• Agency holding groups have invested heavily in building scaled customer ID propositions over the last year. WPP’s mPlatform launched a year ago, with the aim of building an “mID” for its customers across devices — similar to a Google or Facebook ID.
  • Dentsu Aegis Network-owned performance agency Merkle rolled out its M1 platform, which stores the consumer IDs of around 280 million people in the U.S. based on personally identifiable information like names and email addresses, to Dentsu Aegis Network media agencies in the summer.
  • Omnicom has its own audience-based planning platform called Hearts & Science, which builds identity graphs for clients in collaboration with the agency group’s data and analytics arm Annalect.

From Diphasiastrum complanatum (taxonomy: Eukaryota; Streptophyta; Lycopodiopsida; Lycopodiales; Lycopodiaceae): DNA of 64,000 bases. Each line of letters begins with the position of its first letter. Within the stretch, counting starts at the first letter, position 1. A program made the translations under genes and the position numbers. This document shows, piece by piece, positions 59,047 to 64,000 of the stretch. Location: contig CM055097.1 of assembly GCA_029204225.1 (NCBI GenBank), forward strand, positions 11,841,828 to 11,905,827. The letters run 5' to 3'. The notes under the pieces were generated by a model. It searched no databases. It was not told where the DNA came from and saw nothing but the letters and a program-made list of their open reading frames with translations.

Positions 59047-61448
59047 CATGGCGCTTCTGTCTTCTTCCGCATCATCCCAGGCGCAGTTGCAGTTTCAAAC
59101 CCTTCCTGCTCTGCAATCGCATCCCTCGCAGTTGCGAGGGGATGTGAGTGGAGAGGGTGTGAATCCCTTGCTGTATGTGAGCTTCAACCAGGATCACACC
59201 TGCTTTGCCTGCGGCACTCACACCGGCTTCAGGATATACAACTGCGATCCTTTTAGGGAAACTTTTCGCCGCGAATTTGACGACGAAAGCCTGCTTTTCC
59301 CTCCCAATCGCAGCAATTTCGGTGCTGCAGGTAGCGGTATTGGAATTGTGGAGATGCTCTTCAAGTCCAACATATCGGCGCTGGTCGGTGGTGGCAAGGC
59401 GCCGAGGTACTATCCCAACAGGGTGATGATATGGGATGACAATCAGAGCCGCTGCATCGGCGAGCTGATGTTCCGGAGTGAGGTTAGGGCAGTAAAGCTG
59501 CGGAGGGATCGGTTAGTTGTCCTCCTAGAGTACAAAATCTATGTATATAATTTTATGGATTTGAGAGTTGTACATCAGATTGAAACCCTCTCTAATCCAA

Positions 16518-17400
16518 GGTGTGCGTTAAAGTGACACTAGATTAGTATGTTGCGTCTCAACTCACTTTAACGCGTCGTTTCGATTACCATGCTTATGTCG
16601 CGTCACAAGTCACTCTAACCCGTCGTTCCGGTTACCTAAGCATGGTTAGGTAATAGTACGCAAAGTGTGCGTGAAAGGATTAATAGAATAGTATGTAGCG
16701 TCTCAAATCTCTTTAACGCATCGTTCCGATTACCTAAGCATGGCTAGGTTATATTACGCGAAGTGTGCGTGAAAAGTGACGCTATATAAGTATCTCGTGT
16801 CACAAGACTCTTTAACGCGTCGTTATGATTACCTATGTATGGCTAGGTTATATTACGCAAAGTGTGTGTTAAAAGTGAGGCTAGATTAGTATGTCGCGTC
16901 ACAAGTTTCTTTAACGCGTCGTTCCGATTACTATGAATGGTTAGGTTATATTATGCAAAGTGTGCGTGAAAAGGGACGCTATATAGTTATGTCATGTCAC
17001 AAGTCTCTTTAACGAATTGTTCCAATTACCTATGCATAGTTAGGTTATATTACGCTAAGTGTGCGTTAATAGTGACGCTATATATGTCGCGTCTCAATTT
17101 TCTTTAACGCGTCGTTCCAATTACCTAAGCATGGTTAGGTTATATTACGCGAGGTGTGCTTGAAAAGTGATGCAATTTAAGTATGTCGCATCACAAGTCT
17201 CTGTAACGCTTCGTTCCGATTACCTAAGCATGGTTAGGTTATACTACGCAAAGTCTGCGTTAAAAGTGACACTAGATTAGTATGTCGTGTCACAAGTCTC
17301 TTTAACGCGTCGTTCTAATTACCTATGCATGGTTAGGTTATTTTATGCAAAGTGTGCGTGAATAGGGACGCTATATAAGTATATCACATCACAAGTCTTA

• It may seem like pie in the sky, but 2018 could be the year that ad tech vendors put their competitive agendas aside and work more closely in the name of building scaled, unified ID platforms. There are several consortiums, one of which is DigiTrust, a nonprofit cooperative of ad tech vendors and publishers designed to create a single ID for demand-side platforms, supply-side platforms, data-management platforms and exchanges.
  • AppNexus is leading its own ID consortium with other ad tech vendors.
  • Even publishers are having a go at creating universal customer IDs, albeit of a different kind and for separate reasons. In Germany, Axel Springer has pooled efforts with Deutsche Telekom, auto manufacturer Daimler and other brands to create a GDPR-compliant single customer login platform.

Why it matters 

  • Mobile continues to eat the world but can’t be tracked effectively using cookies.
  • The looming ePrivacy Regulation could throw an unwelcome curveball into the middle of any business reliant on cookie targeting, particularly third-party cookies.